When there is space between the plants it’s easier to water the succulents properly. There is also better air flow so the soil will dry out more quickly. We know that quick drying soil makes for happy succulents!

Keep in mind that you don’t want the succulents too far apart or in a pot that is significantly larger than they are. Too much space will cause the succulents to focus on producing roots rather than getting larger. I would say that 1/2″ to 1″ is a good space between plants.

Try spacing out your succulents to encourage them to grow and produce new babies
Aloe ‘Crosby’s Prolific’

Let succulents hang over the edge of your pot

This is a design tip rather than an absolute necessity for healthy succulents. But, since we talked about making sure your succulents are above the rim of the pot, I thought it would be good to mention it.

To make your arrangement a little more interesting, place some succulents so they hang over the edge of your pot. You can use trailing succulents (such as “String of Pearls“) that actually hang over the side of the pot, or just let the leaves of your rosette cover the edge of the pot. Here are examples of arrangements done both ways.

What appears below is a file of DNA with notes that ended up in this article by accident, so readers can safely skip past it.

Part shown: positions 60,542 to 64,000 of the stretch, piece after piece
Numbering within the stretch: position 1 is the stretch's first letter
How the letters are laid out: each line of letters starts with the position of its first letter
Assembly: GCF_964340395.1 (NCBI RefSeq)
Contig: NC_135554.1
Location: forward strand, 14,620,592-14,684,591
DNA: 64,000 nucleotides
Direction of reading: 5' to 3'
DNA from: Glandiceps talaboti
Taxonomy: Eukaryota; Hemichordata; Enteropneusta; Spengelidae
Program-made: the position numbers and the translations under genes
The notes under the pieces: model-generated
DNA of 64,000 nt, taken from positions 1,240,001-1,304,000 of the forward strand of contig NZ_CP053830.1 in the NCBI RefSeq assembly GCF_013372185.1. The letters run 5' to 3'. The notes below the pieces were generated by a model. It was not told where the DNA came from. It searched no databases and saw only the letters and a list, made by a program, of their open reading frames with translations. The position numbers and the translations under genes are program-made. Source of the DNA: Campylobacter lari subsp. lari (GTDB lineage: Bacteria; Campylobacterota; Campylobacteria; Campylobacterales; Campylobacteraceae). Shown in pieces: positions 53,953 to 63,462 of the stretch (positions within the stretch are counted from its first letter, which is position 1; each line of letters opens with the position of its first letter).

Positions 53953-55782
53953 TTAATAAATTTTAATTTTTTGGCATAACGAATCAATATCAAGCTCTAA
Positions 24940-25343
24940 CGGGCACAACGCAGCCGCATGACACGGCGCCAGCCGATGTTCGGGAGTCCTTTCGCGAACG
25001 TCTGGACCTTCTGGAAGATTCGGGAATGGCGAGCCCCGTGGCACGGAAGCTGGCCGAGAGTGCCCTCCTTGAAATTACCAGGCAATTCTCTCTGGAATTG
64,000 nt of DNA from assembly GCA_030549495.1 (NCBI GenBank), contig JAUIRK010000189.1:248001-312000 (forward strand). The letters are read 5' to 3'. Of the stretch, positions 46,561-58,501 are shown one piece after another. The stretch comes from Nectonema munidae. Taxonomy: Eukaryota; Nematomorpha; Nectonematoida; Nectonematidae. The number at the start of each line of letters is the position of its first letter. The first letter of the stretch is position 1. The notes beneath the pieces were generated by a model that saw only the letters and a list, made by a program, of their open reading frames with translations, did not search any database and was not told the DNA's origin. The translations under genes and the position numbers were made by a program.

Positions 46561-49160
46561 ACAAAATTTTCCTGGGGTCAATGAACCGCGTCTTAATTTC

Use a trailing succulent to add more interest to your arrangement
Sedum ‘burrito’, Pachyveria glauca ‘Little Jewel’, String of Pearls
Try letting your succulents hang over the edge of the pot for more visual interest
Graptoveria ‘Fred Ives’, Portulacaria afra variegata, Crassula arborescens undulatifolia

Add some height

While we are talking design… another great way to make your arrangement interesting is to add a tall succulent or “thriller”. Add some shorter succulents around it, “filler”, and then the trailing succulents mentioned before, “spiller.” I have found this concept of thriller, filler, spiller to be a great “recipe” for creating an arrangement.

This isn’t a hard fast rule, but if you’re looking for a great way to make a statement, this is a good place to start. In this arrangement, I’ve used Kalanchoe tomentosa for my thriller, Echeveria ‘Topsy Turvy’ and Graptopetalum paraguayense for my fillers, with Sedum ‘burrito’ and Senecio rowleyanus (String of Pearls) for my spillers.

Try using the thriller, filler, spiller recipe to make a great succulent arrangement
Kalanchoe tomentosa, Echeveria ‘Topsy Turvy’, Graptopetalum paraguayense, Sedum ‘burrito’ and Senecio rowleyanus (String of Pearls)

Use a top dressing and pot feet

I know I’ve mentioned these in other posts, but they are something that most people skip over so here they are again! Be sure to finish off your arrangement by using a top dressing. Your design will look more professional. As always, be sure to use a pot with a drainage hole and if your arrangement is outside, use pot feet to give your plants better airflow.

Learn why using a top dressing is important for container arrangements
Sedum clavatum

Do you feel better equipped to create an amazing succulent arrangement? My goal is to make your life easier and help you perfect the art of planting and growing succulents.